Rather than plundering scarce natural resources, Glasgow University scientists Hua Wang and Sofia Sandalli are looking to the lab for a more ethical approach to perfume production.
We probably all know someone who smells really appealing, regardless of whether they are wearing any scented perfume or aftershave. Everyone carries a unique natural scent as a result of commonly occurring human bacteria – albeit some smell better than others.
It is this kind of biological reaction that could be used to transform the fragrance industry for the better, opening up an opportunity for more ethical and environmentally-friendly essential oils created from bacteria.
That is the objective of our new spinout business, Scent No. M. We are in the process of creating new lab-developed essential oils, free from animal and plant extracts. Using lab-grown microbes, we are able to produce smells such as tropical flowers and the scents of sea air via natural processes, instead of relying on potentially inhumanely sourced materials and depleting natural resources.
While many essential oils currently used in perfumes and scented products are already derived from natural or organic origins, they can come from animals, animal by-products and plants which need to be specially harvested or farmed.
Ambergris, for example, is a rare fragrance ingredient derived from the intestines of male sperm whales, while musk is a scent historically obtained from the glands of male musk deer.
Around half of the fragrance market uses synthetic scents that are primarily derived from petroleum by-products and have potential adverse health effects.
Indeed, our research has shown that consumers are often unaware of what goes into a perfume bottle. They may have concerns about the environmental impact of the packaging and any single-use plastics, for instance, but the raw ingredients of the fragrance tend to be less well understood.
Even for plant-based ingredients, which can be grown locally and responsibly, free from pesticides, there are certain ingredients that can only be grown under certain weather conditions. Any seasonal issues could impact the entire sector’s supply chain, but a biobased alternative would reduce some of this uncertainty.
While other cosmetics companies are already looking at microbial fragrances, our concept has an important differentiator. Scent No. M explores non-genetically modified organisms (non-GMO) for essential oils.
Studies show that purchasing decisions are increasingly informed by ethical and sustainability concerns. One of the major players in the beauty industry, Unilever, recently reported that its purpose-driven brands are growing at twice the rate of other product lines.
Developing biotech and scale
We are developing a library of different scents into prototypes that we will be able to showcase to manufacturers of cosmetics, detergents, candles and other fragranced products. However, we need to be able to demonstrate how our technology can be used at scale.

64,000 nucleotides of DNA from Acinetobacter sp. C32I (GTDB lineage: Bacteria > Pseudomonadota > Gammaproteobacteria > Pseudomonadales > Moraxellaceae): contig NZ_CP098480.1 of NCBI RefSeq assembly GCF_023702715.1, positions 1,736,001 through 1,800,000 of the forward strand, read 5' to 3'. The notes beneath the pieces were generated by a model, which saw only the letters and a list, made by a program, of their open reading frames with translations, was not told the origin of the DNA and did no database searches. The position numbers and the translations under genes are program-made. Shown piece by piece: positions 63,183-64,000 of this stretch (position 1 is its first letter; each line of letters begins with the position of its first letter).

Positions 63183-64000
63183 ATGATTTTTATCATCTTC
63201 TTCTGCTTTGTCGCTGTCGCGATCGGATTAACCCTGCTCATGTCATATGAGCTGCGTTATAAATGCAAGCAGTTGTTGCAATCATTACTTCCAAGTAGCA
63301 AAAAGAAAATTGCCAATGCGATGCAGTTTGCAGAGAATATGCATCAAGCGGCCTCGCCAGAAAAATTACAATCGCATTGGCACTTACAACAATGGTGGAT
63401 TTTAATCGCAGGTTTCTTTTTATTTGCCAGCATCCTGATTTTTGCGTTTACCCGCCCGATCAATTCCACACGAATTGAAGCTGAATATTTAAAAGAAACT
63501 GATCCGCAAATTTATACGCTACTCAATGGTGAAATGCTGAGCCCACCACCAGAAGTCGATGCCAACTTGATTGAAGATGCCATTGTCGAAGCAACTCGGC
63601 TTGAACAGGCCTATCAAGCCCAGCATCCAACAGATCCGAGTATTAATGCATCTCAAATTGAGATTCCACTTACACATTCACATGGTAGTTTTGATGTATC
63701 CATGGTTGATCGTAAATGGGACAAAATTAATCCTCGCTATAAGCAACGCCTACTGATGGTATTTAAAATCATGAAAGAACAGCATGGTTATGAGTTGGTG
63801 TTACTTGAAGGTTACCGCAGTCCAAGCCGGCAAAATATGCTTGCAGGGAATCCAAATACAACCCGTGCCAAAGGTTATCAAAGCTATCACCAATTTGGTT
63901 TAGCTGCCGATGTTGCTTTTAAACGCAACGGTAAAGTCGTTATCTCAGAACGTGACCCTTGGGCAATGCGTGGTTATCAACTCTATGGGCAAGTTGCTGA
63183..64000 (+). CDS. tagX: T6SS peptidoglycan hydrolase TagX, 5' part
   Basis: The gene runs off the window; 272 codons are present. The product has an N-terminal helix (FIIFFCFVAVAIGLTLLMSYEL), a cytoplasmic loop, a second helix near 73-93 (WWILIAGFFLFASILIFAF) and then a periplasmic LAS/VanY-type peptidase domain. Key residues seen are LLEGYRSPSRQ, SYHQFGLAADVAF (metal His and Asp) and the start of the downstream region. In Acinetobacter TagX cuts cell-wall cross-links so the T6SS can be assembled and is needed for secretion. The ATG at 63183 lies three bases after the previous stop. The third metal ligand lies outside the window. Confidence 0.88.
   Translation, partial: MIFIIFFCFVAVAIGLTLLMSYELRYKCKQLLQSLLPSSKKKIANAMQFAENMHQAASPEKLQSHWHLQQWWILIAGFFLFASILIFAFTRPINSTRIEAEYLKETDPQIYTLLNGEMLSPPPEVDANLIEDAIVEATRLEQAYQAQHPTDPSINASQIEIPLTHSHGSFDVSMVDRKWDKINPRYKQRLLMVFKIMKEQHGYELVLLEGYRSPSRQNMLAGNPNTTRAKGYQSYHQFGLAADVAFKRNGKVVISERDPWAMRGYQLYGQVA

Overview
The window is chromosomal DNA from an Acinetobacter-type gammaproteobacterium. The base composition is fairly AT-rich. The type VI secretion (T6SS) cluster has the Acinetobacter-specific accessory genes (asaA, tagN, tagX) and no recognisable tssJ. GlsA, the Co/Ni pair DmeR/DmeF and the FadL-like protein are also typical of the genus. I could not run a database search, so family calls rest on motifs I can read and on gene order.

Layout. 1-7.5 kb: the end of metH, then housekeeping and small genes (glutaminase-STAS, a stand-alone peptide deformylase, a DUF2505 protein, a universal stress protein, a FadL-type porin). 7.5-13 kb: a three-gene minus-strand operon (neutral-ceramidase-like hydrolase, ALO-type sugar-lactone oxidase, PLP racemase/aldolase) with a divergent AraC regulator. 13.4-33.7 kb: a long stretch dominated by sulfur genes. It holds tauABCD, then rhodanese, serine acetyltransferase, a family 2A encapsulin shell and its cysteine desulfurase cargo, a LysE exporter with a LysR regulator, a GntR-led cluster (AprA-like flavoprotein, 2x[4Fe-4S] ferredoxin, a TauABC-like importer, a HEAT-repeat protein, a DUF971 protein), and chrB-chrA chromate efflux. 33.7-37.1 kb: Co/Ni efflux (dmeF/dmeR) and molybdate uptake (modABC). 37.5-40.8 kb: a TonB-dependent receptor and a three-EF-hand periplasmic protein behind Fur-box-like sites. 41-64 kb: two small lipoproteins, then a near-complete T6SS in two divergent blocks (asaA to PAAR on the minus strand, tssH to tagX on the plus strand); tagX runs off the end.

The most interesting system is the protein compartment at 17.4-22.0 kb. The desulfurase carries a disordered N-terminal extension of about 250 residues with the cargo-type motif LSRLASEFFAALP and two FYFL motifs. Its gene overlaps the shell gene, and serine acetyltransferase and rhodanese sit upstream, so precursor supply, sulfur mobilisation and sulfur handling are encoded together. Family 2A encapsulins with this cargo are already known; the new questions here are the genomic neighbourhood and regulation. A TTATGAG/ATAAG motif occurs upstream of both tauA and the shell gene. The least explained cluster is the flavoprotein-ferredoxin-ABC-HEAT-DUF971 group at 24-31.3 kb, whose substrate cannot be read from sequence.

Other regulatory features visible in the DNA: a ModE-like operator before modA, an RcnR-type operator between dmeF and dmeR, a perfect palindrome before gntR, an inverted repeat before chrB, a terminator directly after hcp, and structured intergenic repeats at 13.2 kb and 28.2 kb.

To do this, we have received invaluable support from the Industrial Biotechnology Innovation Centre (IBioIC). As well as winning a £20,000 funding package via the 2022 Converge Challenge, Scent No. M has also been one of 10 companies to take part in the first Biotech Innovators accelerator programme.
The accelerator is designed to provide SMEs, spinouts and start-ups with access to commercial and technical expertise to help bring new products and services into the bioeconomy. As well as giving us an opportunity to discuss our experiences with fellow earlystage businesses, we have benefited from a number of workshops covering topics such as brand building, setting up a lab, and protecting intellectual property.
Despite the clear benefits of using non-GMO bacteria, our choice to stick with all-natural ingredients means that scaling up becomes more complex. We cannot be selective or manipulate the organisms to ensure they grow quickly or create stronger smells, but with trial and error, we are confident we will get to the scale that bigger companies need from a supplier. Working with IBioIC will also allow us to access the facilities we will need, through its FlexBio centre, to optimise the process at a larger scale, starting with coffee cup size and growing larger from there.
Purity is another big concern, for perfume experts especially, and we are acutely aware of the need for our technology to mimic the exact molecules they require. This becomes even more difficult for mixed fragrances – which most are – but the fact that we have a library of scents should help us overcome this challenge.
At the moment, we are juggling running the businesses alongside full time work, so Scent No. M is still in its infancy. That said, we have proved that our concept is feasible and are considering further investment opportunities to help take it to an industrial scale.
The global cosmetics and fragrance markets are valued at over £200 billion and £18 billion respectively, and we see a huge opportunity for our bio-based concept to feed into that, particularly in the UK which has become one of the fastest growing markets. In future, there could also be opportunities for the bio-based technique to be used in fabrics, foods and flavourings too.
Dr Hua Wang and Sofia Sandalli are the co-founders of Scent No. M and researchers at the University of Glasgow